This taotaomo'na (ancestral spirits) story was told to me in Luta.
The focus of this story is the invitation to follow the spirits into the jungle. God forbid that ever happens, so the older people say. This is true especially of children, who seem to be the preferred targets of the spirits. When found by searching parents, the child is often mute, or dazed or affected in some other way.
Kada uttimon i semåna, siempre man danña' ham ni familia
(Every end of the week, we the family would surely get together)
gi lanchon-måme giya Teneto na lugåt giya Luta.
(at our ranch in Teneto, a place in Rota.)
Singko pat sais åños ha' yo' edåt-ho annai ma susede este.
(Five or six years only was my age when this happened.)
Ayo na ha'åne, ma tågo' yo' para bai maigo' gi halom guma'
(That day, I was told to sleep inside the house)
gi lancho mientras man machocho'cho' i mañaina-ho yan
(at our ranch while my elders)
i mås man dångkulo na mañe'lu-ho.
(and older siblings worked.)
Gi durånten i maigo'-ho, makmåta yo' sa' hu hungok na guaha
(While I slept, I awoke because I heard that there were)
taotao siha mangåkanta. Annai hu gef ekkungok ginen mano siha,
(people singing. When I listened closely where they were,)
hu repåra na man gaige gi hiyong guma' pues hu baba i kuttina
(I realized that they were outside the house, so I opened the curtain)
ya hu atan huyong. Dios mío sa' hu li'e' un dosena ni man lokka' na
(and I looked outside. My God I saw a dozen tall people)
taotao na mangåkanta yan man babaila gi tatten i gima'. Ti man lini'e' siha ni
(singing and dancing behind the house. They weren't seen by)
familiå-ko sa' man eståba i familiå-ko gi me'nan guma'.
(my family since they were in front of the house.)
Humuyong yo' gi pettan san tatte ya sige de hu atan i
(I went out by the back door and I kept looking at)
man babaila na taotao. Man lokka', man åttilong yan man na'
(the dancing people. They were tall, black and)
ma'añao hechuran-ñiha. Ti hu komprende i lengguåhe ni ma
(their appearance was scary. I didn't understand the language)
såsangan gi kantan-ñiha. Guaha unos kuåntos umatan yo'
(they were speaking in their song. There were a few who looked at me)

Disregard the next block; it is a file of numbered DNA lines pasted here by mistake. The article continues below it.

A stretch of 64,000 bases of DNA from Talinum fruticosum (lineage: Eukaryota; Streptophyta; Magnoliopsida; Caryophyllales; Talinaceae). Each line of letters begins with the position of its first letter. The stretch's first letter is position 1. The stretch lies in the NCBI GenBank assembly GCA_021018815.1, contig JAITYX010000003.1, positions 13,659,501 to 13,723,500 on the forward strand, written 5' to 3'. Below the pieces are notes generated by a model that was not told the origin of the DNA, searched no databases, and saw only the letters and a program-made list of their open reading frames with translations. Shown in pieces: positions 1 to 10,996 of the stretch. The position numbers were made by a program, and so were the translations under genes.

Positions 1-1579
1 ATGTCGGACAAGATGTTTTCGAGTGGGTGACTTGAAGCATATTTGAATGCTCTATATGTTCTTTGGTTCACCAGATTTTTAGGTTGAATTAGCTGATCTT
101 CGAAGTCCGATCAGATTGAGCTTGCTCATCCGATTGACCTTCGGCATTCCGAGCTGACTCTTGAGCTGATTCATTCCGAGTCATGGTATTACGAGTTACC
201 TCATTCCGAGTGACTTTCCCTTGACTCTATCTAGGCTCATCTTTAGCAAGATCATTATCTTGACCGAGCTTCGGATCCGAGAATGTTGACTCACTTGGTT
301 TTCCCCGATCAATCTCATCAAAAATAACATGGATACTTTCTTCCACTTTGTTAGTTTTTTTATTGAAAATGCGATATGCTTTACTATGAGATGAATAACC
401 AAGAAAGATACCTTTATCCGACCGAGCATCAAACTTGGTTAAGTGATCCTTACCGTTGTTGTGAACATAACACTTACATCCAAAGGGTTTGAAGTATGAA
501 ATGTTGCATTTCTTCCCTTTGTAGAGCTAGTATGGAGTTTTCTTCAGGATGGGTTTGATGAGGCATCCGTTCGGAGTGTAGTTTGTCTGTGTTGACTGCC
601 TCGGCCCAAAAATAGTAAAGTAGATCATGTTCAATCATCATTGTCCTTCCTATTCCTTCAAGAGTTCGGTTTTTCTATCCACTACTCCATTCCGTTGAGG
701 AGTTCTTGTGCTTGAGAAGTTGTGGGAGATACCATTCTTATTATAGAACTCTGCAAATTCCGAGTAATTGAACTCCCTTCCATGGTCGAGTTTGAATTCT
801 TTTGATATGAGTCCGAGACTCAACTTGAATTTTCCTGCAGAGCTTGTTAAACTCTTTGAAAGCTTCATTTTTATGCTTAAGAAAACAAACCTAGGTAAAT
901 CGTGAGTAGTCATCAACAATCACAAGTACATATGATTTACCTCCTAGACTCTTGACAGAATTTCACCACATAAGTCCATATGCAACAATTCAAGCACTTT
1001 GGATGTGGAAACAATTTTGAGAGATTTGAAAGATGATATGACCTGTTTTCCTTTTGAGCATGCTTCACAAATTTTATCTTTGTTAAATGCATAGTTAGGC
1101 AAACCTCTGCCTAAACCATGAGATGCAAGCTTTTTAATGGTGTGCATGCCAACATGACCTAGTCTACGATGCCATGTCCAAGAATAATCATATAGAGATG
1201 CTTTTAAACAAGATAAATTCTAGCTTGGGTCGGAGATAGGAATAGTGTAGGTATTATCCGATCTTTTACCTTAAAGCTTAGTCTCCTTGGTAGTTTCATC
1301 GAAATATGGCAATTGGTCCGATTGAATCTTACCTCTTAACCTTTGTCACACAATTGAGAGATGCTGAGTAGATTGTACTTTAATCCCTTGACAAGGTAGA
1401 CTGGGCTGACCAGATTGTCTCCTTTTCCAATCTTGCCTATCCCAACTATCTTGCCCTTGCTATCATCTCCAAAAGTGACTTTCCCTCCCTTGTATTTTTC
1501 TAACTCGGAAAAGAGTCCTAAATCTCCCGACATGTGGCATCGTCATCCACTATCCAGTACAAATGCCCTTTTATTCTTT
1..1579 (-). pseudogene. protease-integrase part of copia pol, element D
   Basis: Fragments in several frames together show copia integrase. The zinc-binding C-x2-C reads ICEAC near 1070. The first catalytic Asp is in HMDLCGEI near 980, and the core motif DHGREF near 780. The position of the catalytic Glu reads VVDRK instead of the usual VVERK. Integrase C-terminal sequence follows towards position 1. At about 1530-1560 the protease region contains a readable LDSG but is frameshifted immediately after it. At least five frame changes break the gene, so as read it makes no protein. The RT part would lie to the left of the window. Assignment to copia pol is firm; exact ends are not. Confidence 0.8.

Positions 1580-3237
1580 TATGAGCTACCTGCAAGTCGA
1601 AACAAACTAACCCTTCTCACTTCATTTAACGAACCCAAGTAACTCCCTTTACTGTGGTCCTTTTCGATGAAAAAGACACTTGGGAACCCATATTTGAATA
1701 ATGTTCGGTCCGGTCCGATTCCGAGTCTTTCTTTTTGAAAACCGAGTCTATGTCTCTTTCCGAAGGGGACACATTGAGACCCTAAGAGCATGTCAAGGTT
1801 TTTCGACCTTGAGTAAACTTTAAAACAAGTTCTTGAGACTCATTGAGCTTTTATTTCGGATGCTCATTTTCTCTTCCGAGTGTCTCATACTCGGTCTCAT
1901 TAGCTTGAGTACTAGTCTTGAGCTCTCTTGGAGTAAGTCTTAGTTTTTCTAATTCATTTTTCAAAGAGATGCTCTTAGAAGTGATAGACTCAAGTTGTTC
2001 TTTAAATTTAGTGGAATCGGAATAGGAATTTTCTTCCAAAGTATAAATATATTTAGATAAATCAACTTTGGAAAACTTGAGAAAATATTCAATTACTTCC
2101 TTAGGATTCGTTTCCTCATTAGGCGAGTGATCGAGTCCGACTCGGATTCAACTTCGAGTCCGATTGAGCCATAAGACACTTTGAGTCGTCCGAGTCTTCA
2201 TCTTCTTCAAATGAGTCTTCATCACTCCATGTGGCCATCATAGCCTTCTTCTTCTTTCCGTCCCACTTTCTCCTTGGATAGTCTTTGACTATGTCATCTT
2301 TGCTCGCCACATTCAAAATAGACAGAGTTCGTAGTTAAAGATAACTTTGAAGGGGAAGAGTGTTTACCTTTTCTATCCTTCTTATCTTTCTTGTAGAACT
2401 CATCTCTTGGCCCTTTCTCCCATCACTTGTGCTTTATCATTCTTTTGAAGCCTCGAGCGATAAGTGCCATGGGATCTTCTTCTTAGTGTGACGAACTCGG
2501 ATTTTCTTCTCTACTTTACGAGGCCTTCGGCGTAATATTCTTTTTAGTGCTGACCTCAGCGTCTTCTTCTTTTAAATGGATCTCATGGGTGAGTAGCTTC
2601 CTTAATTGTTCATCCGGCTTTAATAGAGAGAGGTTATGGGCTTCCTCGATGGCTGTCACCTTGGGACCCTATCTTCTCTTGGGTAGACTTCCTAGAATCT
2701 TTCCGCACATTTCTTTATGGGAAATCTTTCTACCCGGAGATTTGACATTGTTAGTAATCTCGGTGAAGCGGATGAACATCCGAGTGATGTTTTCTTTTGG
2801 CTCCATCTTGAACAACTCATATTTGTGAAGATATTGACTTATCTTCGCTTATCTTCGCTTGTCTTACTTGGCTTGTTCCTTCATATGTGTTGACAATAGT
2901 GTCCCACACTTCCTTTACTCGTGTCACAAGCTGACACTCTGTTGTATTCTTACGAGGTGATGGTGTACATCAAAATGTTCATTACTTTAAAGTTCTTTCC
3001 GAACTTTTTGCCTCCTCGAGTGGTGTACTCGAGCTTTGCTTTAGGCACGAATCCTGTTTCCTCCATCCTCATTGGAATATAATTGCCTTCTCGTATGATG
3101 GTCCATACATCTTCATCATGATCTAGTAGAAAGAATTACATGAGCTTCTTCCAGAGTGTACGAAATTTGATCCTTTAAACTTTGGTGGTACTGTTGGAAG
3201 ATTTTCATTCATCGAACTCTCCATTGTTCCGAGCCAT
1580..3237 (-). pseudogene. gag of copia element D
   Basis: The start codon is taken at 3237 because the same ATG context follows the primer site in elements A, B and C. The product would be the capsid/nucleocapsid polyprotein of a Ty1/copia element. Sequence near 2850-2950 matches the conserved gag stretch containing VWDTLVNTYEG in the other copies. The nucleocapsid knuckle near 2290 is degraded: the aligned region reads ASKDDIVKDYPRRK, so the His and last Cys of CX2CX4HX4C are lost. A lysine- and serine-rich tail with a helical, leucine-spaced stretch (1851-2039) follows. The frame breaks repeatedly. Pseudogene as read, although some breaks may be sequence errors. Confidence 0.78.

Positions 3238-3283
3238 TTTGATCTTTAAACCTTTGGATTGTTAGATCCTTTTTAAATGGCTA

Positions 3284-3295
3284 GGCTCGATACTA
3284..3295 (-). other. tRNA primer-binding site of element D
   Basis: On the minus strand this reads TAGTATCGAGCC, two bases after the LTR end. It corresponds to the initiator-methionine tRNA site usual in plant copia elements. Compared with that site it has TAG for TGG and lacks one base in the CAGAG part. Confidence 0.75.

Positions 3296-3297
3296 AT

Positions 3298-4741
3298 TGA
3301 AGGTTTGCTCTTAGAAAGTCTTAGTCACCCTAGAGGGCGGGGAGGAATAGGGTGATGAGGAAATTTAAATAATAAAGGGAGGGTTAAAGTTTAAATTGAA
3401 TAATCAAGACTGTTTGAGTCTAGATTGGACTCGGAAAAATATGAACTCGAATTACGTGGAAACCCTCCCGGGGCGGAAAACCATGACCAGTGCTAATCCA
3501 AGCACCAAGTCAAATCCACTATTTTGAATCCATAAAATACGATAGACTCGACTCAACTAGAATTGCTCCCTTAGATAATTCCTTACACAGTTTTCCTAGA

ya sige de ma kombida yo' para bai hu tattiye siha gi halom tåno'.
(and kept calling me to follow them into the jungle.)
Ti hu komprende ta'lo i fino'-ñiha, lao hu komprende ha'
(Again I didn't understand their language, but I understood)
gi halom hinasso-ko na ma kombibida yo'. Ma'åñao yo'
(inside my thoughts that they were inviting me. I was afraid)
tumattiye siha lao hu tattiye ha' siha, sa' ha na' malago' yo'
(to follow them but I followed them, because their dancing)
i bailan-ñiha. Siempre hu tattiye siha gi halom tåno'
(made me want to. I would have followed them into the jungle)
lao måtto si tatå-ho ya ha faisen yo' håfa bidådå-ho
(but my father came and asked me what I was doing)
gi sanhiyong sa' pine'lo-ña na mamaigo' yo' gi halom guma'.
(outside because he thought I was sleeping inside the house.)
Ha go'te kanai-ho ya ha konne' yo' hålom. Gigon hu bira
(He grabbed my hand and took me in. As soon as I returned)
yo', esta ti siña hu li'e' i taotaomo'na, ya hu tutuhon tumånges
(I couldn't see the spirits anymore, and I began to cry)
ni diruru. Gi sigiente dia, sige ha' yo' de tumånges ya hu kontinua tumånges
(abundantly. The following day, I kept crying and I continued crying)
gi mina' tres dias. Ma konne' yo' para Saipan para
(on the third day. They took me to Saipan to)
bai ma åmte ni suruhåna. Taotao Karolinas este na suruhåna ya ha palai
(be cured by a folk doctor. This suruhåna was from the Carolines and she anointed)
entero tataotao-ho ni låñan niyok pues man ngångas gue' hågon
(my whole body with coconut oil then she chewed leaves)
halom tåno' pues ha tola'e yo' ni nginangås-ña. Ha sangåne yo'
(from the jungle, then she spat what she chewed on me. She told me)
na ti siña yo' umo'mak asta i sigiente dia. Ai na nina' bubu
(that I couldn't shower till the next day. How irritating)
i para hu siente todo ennao gi lassås-ho! Sigiente dia, ha konne'
(for me to feel all that on my skin! The following day,)
yo' i suruhåna gi kanton tåse ya ha na' o'mak yo' gi tase.
(the suruhåna took me to the beach and made me bathe in the ocean.)
Magåhet na desde ayo, pumåra yo' tumånges.
(It's true that from then on, I stopped crying.)
Karolinas. The suruhåna (folk medicine practitioner) was Carolinian. Carolinians have been living in Saipan since 1815 or so. Chamorros call them by various name, including taotao Karolinas (people of the Carolines).
is not far from the main village of Songsong